Once you have a budget in place take a look at see where you spend the most.
Chances are it’s for housing.
According to the U.S. Statistical Abstract the average single adult spends 33% and the single parent 37% of their expenses on housing.
If you want to spend less you need to understand where that money goes. You can’t just refuse to pay your mortgage. But maybe you could refinance it at a lower interest rate.
Or take a look at your utility (Power) bills. If you could shave 10% off a $200 electric bill that would be $20 each month. Nothing phenomenal, but it would help to pay that 16% credit card bill.
Obviously, it’s difficult for many to save on housing. For single parents especially, less expensive housing can often mean less safe housing. That’s not a good trade-off.
There are some creative answers available. Some single parents are taking in roommates. Nothing says that two single moms can’t share one home.
Not only is there rent to be saved, there’s also the possibility to reduce childcare expenses.
Food is another expensive area. The average single parent household spent 16.6% of their total expenses on food. Singles without children averaged 13.7%.
That’s a lot of money. And much of it can be controlled. It’s easy to rely on fast or prepared foods when you’re cooking for only one or two.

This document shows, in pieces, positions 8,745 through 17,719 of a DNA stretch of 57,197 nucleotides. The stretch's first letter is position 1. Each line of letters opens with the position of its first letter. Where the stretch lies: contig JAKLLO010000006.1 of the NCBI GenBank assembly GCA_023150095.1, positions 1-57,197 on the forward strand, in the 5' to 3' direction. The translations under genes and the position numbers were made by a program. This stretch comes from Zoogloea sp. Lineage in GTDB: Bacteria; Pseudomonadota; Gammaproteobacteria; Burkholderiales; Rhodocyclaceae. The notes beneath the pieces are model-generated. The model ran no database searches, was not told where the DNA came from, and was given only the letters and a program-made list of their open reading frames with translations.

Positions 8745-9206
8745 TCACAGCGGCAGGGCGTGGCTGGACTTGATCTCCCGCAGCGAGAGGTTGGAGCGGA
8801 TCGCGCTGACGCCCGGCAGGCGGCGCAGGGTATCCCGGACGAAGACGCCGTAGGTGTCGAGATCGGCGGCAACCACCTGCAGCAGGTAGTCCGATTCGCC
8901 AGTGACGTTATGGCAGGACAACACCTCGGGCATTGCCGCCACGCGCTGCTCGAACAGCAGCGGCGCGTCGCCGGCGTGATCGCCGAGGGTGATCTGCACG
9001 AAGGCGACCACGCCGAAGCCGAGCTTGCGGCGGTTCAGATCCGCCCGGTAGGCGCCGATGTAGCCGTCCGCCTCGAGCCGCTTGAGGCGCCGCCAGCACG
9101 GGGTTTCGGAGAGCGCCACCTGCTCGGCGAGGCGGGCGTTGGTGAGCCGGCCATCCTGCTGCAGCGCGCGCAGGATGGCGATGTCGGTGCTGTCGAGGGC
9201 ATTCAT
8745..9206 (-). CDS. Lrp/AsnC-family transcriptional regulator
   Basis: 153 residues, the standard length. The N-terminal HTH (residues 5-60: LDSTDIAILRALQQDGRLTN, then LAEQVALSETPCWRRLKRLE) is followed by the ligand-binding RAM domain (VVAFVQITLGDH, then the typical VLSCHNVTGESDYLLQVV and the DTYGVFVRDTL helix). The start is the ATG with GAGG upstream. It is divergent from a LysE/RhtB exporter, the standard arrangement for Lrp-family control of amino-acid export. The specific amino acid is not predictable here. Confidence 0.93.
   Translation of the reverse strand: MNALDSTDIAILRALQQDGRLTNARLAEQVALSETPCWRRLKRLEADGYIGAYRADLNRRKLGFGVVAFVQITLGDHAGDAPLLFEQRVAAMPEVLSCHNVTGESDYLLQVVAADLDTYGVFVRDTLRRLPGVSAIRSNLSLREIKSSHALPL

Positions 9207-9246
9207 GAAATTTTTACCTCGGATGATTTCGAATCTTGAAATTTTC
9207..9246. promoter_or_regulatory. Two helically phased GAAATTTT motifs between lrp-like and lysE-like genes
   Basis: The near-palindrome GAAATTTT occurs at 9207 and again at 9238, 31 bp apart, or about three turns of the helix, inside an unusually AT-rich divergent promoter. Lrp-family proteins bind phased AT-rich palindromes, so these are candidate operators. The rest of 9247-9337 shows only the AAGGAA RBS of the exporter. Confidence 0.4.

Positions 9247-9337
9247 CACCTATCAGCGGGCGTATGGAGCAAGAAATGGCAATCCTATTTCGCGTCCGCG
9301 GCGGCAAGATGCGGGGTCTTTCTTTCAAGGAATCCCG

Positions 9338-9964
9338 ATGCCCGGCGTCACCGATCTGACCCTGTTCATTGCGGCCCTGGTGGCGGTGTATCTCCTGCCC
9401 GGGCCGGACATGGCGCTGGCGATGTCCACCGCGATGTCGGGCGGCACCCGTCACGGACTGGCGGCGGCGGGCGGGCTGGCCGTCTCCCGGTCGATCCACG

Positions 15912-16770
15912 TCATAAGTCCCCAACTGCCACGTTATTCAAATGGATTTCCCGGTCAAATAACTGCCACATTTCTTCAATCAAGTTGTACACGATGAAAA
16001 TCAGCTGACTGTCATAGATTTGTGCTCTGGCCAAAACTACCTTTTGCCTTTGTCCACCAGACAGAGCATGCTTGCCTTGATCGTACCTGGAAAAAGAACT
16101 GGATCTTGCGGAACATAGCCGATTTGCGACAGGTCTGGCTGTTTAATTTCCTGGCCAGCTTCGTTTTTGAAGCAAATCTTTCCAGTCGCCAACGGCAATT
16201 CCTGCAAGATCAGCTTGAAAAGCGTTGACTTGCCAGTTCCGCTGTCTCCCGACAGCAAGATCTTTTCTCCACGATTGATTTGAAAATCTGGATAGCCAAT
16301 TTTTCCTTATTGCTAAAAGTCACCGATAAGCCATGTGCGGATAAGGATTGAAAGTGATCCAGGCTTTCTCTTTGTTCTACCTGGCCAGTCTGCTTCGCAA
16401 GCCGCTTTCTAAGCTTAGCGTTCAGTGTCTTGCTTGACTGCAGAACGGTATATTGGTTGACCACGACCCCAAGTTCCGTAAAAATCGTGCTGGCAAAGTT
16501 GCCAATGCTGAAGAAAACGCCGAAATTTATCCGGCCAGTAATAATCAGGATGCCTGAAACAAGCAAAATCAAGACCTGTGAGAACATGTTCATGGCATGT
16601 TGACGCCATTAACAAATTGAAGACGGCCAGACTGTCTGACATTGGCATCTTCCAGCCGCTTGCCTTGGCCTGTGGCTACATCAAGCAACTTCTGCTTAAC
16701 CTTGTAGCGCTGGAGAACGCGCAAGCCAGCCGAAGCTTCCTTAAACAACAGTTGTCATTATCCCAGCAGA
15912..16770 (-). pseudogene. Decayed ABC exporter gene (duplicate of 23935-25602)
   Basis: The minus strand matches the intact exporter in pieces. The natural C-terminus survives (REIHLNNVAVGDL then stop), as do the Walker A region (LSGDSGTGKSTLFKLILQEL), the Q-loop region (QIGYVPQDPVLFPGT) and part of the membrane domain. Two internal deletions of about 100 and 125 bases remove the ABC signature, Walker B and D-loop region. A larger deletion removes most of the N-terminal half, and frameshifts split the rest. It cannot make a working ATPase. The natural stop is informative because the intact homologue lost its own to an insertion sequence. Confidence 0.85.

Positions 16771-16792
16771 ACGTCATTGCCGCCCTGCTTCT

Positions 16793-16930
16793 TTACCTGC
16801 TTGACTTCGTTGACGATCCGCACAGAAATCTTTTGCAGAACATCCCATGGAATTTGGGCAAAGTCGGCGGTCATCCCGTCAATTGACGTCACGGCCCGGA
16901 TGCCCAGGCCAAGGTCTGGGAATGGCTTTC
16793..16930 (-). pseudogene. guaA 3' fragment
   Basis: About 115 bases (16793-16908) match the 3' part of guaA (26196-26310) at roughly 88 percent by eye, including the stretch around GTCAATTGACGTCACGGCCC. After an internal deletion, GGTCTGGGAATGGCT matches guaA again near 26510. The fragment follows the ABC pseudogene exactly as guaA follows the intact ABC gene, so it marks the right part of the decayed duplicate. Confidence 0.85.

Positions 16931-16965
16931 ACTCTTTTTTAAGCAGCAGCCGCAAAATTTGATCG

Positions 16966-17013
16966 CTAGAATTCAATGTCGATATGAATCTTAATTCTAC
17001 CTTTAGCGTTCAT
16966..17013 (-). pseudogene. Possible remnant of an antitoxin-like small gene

In fact, it’s hard to cook a frugal meal in small portions. Your cheapest meal is one that’s prepared largely from scratch. That seems foolish if you’re cooking small amounts.
One creative solution is a type of cooking club. Two, three or four singles agree to meet once each month. Before they get together each is responsible for cooking a meal and dividing it into portions for each member.
Let’s face it. You probably wouldn’t make lasagna for just one or two people. You’d buy it pre-made. But it’s really not much more expensive and doesn’t take any more time to cook for eight or ten. And if the return is three other meals that just require reheating it’s a pretty fair exchange!
Some of you guys might not be too comfortable in the kitchen. So find another answer.
Automobiles are the next major expense in anyone’s budget.
Just as you’re uncomfortable cooking, many single women are uncomfortable with car maintenance and repairs. There’s probably a lady in your circle of friends that would send you home with a meal or two if you changed the oil in her car.
Nothing romantic here, just good old fashioned neighborliness.
Ultimately, there’s no magic in getting out of debt. Short of an inheritance, it’s just a matter of spending less than you make and managing the resources at your disposal. It’s like any long term goal.
You need to make the decision to achieve the goal and be willing to take dozens of small individual steps on a regular basis.
If you ask anyone who’s already debt free you’ll find that the journey is challenging. But the freedom earned when the last debt is paid is well worth the effort.
Gary Foreman. Visit his site at stretcher.com or email questions to him at: